Tag Archives: Wolverhampton Grand Theatre

Chuckles with the Chuckles


Grand Theatre, Wolverhampton, Tuesday 15th December, 2015


Every pantomime version of Peter Pan has expectations to fulfil: people expect to see certain things from the original play as well as all the fun and overt theatricality of the pantomime. Alan McHugh’s adaptation satisfies on most levels: quite a few of J M Barrie’s lines make it into the script, and we get everything we could wish from a panto – apart from a dame, which is a shame, but there is no space for one in this fun-packed adventure.

Ross Carpenter is instantly appealing as a boisterous, Puckish Pan, with a chuckle in his voice (no, not one of those Chuckles) showing how much Peter enjoys his life – something some Pans I have seen don’t seem to do. He flies with grace and runs around with boyish energy. Wendy, a difficult part because she’s often so serious, is played with wide-eyed wonder by Hannah Nicholls. Their opening scenes – indeed, much of the Barrie-like scenes – are played well but at high speed. Director David Burrows has us rattling through the story at a rate of knots; the characters have no thinking time. This is all well and good if we are familiar with the tale, but even then I want them to slow down just a little.

John Altman enjoys himself as a snarling Captain Hook, stalking around the stage and wielding a massive hook. He looks fabulous in his extravagant costume – he deserves better songs to sing. And this is true of the whole shebang. The cast do their best to sell the musical numbers, singing and dancing their hearts out, but we would prefer to hear some better-known tunes. At one point, Peter Pan asks us to join in with his crocodile song but we don’t because we can’t – we don’t know it.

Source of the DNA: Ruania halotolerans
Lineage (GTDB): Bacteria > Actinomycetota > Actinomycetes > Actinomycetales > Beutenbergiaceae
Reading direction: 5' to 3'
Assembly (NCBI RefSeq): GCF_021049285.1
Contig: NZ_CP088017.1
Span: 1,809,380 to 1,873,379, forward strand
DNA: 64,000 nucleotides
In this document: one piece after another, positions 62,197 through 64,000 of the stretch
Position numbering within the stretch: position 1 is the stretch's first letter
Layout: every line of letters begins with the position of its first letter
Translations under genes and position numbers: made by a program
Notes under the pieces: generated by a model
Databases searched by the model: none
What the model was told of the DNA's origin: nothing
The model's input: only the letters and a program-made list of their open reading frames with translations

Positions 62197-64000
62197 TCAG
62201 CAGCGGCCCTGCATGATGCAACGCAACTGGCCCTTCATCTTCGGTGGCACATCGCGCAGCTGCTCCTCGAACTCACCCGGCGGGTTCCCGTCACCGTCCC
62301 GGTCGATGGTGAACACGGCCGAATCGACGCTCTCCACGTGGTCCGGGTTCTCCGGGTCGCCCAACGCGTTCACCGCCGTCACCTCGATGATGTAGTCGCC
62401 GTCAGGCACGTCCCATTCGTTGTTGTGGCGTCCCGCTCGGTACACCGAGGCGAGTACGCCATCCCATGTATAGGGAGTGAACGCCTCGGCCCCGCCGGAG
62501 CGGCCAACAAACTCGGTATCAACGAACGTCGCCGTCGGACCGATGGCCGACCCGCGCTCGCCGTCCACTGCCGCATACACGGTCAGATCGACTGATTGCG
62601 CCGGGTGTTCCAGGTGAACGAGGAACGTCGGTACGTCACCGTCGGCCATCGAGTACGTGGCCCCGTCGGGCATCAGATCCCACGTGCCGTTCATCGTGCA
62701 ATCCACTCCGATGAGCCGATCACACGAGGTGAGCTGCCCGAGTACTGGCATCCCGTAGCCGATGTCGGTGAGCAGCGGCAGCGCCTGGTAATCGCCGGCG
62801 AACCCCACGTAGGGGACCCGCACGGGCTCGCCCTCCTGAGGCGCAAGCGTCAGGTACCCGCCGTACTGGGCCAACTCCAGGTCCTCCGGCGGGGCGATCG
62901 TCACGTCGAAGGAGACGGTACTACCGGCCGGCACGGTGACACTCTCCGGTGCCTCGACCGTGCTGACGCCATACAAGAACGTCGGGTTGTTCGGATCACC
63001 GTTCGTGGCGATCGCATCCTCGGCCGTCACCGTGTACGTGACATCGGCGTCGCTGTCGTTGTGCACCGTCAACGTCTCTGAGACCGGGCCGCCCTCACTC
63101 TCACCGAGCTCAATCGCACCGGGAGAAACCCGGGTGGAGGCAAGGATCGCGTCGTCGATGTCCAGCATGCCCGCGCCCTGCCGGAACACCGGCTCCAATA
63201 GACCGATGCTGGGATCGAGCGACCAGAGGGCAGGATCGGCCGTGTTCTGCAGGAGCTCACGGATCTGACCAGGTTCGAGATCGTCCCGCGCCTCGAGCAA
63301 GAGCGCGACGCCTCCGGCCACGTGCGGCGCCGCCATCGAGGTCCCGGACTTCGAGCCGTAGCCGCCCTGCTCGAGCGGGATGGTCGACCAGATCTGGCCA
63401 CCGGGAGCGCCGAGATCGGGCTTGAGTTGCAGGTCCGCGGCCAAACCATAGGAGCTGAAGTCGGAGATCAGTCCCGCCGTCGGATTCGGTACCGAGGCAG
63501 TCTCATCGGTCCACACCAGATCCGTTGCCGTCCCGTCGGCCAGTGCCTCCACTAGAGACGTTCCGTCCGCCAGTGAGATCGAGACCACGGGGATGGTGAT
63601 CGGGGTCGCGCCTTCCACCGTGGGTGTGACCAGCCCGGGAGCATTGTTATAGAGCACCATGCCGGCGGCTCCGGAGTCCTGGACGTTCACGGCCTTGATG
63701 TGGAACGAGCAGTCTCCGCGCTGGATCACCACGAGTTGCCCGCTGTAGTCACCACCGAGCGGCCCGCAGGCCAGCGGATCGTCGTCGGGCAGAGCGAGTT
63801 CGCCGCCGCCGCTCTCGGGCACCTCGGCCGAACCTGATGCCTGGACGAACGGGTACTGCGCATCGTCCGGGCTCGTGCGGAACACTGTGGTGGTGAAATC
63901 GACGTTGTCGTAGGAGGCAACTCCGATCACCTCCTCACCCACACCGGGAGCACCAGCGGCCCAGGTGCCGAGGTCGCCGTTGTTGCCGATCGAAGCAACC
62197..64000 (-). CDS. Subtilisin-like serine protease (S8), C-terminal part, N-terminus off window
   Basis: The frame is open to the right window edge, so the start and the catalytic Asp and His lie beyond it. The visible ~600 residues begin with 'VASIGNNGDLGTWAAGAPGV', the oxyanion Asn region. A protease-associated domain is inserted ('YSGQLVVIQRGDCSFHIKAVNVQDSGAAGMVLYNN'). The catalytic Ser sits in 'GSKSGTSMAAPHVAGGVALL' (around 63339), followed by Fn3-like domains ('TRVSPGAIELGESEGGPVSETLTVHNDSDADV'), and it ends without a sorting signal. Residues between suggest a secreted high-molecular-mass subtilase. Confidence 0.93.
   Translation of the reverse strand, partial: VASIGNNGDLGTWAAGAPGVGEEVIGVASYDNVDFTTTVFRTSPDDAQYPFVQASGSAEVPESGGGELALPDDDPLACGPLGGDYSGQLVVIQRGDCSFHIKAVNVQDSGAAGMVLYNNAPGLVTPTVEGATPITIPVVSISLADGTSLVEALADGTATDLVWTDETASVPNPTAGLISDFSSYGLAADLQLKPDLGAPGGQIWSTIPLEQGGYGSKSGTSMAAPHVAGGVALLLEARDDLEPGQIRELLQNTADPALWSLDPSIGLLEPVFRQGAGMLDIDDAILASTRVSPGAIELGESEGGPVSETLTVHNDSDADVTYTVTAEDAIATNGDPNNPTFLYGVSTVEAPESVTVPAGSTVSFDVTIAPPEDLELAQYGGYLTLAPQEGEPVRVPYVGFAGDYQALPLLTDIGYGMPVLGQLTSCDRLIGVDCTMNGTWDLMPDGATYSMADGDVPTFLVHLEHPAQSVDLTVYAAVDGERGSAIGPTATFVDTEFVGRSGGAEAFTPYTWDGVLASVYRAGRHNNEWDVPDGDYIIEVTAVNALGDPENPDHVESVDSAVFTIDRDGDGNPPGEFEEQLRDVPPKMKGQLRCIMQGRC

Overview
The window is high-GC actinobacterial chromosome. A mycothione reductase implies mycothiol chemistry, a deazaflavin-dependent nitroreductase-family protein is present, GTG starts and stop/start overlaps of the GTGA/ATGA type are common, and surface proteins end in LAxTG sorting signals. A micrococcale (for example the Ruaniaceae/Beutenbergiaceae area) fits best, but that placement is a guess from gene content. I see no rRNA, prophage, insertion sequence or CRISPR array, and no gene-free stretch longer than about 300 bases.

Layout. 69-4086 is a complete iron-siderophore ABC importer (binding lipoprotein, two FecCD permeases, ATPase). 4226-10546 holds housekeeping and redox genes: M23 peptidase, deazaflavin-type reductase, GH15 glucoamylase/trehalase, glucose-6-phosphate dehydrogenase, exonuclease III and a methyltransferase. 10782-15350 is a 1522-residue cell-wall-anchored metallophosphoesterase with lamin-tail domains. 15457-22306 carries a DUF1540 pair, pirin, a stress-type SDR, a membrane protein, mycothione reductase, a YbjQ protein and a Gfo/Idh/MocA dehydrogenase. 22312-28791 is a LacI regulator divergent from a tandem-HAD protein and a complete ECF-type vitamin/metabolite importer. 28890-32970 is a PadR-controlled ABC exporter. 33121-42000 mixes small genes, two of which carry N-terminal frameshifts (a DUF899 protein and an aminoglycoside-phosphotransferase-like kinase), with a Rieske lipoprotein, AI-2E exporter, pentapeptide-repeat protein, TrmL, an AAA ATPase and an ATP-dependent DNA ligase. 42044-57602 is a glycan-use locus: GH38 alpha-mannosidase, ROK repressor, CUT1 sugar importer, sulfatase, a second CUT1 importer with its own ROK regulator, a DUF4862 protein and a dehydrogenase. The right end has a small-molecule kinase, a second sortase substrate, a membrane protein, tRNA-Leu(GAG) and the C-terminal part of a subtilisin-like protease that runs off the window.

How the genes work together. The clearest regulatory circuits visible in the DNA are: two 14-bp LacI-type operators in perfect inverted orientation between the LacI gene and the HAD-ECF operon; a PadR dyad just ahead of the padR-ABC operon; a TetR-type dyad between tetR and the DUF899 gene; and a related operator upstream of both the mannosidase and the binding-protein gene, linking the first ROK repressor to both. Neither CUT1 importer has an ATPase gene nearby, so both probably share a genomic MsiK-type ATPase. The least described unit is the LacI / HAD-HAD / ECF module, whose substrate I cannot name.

Lucy Evans is good fun as a stroppy, spitefully childish Tinkerbell, while Kimmy Edwards’s Tiger Lily is exotic and in great voice. Local boys James Shaw and Archie Turner appear as John and Michael, making their professional debuts and demonstrating commitment and focus throughout. You’d think they’d been doing this for years.

Who has been doing this for years: the undisputed stars of the show, the Chuckle Brothers. Their old-school style of comedy is the perfect fit for pantomime. But here’s the bonus: the routines and skits they give us are not the commonplace moments that crop up in every panto. This brings a freshness and an air of anything-might-happen to proceedings. Seemingly effortless, Paul and Barry are supreme entertainers: the comic timing is impeccable and the interplay between their personas is never short of hilarious. Watch out for a scene with a cucumber, and a simple but effective bit involving grown-up audience participation – a refreshing change from the parade of little kids that is usually brought up for a sing-song. At first it seems that their scenes interrupt the main story but they soon become integrated into the plot, as the Smee Brothers, wannabe pirates with a conscience.

The ensemble works hard: Hook turns out to be an equal opportunities employer – there are as many sexy female pirates as there are camp male ones. Steven Harris’s choreography keeps the stage vibrant and busy, even if the songs are a tad uninspiring. Under the baton of MD David Lane, the band keeps energy levels high. And that’s what you want, in the end. You want entertainment and fun. This Peter Pan delivers belly laughs and spectacle – Hook’s pirate ship is especially striking. There is something for everyone – if the yelling of a child sitting behind me that he believes in fairies, and the lecherous exclamations of a nearby dad, seeing Tinker Bell for the first time, are anything to go by.

The Chuckle Brothers as Paul & Barry Smee

The Chuckle Brothers as Paul and Barry Smee

 Playing until Sunday 24th January, 2016 – Tickets available from the Box Office on 01902 429212 or book online at the website.


Let’s Call The Whole Thing Hoff


Grand Theatre, Wolverhampton, Tuesday 17th November, 2015